There seems to be little concrete guidance for keeping a landline number from providers. E.g. looking at Zen’s site, they offer digital voice, but no mention of whether I can migrate to them and bring an existing landline number over as part of the migration.

    3. Avatar photo Tom says:

      Gul, you can certainly migrate a working WLR (traditional voice) + FTTC broadband to Zen SOGEA + DV with no significant loss of service – just swapping the router at the the set time and plugging existing phones into it. I believe the same is true for BT and Sky.

  3. Avatar photo Sam Perry says:

    RIP plus net

    1. Avatar photo Ad47uk says:

      Why do you say that?
      There are plenty of people who don’t use their landline. I just did a check to see what they would offer me and all they would offer me is FTTP, no FTTC at all, I know that will put a couple of people off I know as they have no interest in going for FTTP.

      What is getting annoying and would put me off and did put me off are the 24-month contracts we are having these days. I thought we have gone past the 24-month contract thing years ago, and now they are making a comeback.
      If I did not have an alt net here that offered me a 12-month contract for a pretty good price, I would have gone with now broadband £22 a month for 36Mb/s on a 12-month contract.

      Saying that, no doubt there are going to be some very annoyed people if they can’t keep their home phone. I went with Voip years ago.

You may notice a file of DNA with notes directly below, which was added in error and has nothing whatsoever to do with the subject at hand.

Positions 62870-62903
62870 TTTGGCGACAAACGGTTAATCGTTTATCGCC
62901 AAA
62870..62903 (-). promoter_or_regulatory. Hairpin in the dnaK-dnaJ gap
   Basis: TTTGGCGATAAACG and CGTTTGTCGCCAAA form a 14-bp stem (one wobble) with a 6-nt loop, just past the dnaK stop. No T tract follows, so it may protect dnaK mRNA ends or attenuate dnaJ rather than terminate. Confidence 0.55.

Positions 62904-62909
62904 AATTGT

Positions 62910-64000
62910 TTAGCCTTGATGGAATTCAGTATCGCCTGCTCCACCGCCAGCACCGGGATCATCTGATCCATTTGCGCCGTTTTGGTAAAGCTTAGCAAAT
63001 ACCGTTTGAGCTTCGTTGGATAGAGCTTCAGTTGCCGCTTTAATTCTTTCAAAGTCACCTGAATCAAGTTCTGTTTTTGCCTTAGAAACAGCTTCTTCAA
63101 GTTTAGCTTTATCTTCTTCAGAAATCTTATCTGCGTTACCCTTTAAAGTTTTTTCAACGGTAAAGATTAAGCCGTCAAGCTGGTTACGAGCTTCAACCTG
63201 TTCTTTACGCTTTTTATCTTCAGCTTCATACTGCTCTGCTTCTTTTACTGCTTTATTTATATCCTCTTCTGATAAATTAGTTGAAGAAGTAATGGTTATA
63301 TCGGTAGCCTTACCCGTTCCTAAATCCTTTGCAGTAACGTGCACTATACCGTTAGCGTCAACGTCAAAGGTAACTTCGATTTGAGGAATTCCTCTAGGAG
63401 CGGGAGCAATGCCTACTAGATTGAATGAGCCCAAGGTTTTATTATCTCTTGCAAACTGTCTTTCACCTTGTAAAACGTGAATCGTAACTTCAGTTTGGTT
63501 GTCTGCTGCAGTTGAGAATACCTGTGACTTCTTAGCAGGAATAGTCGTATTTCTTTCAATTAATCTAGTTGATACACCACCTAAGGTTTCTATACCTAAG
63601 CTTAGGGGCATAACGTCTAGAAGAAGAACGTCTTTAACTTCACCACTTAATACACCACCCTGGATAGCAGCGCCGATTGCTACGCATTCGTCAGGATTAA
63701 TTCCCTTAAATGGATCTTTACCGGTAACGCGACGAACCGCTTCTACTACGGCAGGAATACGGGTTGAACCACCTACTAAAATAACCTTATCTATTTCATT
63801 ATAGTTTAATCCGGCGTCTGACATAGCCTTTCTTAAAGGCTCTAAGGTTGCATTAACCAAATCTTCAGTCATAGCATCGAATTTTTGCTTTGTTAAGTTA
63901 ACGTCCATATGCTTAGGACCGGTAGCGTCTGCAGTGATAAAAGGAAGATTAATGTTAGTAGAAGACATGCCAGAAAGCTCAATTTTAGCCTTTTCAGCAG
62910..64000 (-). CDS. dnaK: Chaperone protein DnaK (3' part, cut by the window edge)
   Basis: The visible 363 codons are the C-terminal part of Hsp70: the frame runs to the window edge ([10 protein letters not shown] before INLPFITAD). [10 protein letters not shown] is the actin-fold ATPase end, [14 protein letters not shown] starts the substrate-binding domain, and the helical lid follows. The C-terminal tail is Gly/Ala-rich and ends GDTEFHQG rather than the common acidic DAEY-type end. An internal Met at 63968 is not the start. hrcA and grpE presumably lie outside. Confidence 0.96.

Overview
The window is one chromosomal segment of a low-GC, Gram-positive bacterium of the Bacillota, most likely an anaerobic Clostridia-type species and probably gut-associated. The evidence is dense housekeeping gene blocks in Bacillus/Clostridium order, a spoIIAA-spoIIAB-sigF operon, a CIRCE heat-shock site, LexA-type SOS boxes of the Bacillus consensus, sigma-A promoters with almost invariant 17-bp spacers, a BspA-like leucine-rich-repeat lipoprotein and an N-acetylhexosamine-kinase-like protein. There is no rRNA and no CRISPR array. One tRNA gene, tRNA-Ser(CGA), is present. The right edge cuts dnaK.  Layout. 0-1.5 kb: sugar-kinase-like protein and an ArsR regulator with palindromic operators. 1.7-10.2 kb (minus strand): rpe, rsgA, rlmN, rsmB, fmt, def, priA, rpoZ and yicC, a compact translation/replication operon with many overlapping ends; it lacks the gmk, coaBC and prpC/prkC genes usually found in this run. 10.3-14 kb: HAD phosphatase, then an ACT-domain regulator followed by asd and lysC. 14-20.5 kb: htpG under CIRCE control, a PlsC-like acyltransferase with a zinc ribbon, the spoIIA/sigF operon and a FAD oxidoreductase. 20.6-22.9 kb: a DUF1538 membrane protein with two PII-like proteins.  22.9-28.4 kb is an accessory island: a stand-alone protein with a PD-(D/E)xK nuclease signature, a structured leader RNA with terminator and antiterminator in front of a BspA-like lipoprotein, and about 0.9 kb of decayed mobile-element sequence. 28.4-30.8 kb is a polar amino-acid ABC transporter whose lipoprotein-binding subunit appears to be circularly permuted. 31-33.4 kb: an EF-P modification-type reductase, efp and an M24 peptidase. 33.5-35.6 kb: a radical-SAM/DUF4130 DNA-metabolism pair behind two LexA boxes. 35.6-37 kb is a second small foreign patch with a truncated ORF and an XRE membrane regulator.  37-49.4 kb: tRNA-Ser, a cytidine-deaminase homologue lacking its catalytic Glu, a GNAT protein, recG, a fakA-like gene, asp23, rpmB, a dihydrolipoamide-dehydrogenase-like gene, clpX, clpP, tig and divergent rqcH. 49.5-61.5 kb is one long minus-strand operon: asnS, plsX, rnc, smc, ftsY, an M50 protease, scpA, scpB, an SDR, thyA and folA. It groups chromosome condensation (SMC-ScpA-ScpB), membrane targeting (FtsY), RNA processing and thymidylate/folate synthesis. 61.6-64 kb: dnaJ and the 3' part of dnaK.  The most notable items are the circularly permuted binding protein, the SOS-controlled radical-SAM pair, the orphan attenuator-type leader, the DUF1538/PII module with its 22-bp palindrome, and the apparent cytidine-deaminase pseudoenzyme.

I expected Plusnet to go this way, they are owned by BT and BT want people to change, so no doubt are pulling the ropes.

  4. Avatar photo BTMan says:

    ” Sadly, the provider still shows no sign of offering existing customers a digital (IP-based) phone solution.

    The move people to BT for that – because in the next 3 months it will be anyway

    1. Avatar photo Ad47uk says:

      Not going to, they are supposed to be a budget provider, not that I count them as budget these days.

    2. Avatar photo Iain says:

      Ad247uk, BT keeping Plusnet as a budget brand would be great. But all signs point to Plusnet being retired. I mean, the staff told us this would happen months before it did: https://www.ispreview.co.uk/index.php/2023/03/broadband-isp-plusnet-stops-selling-own-brand-uk-mobile-plans.html

    3. Avatar photo Anonymous says:

      Plusnet is being kept as a budget broadband only brand. Mobile, TV, Voice are being removed to path the way for Plusnet to be a no frills offering.

    4. Avatar photo Ad47uk says: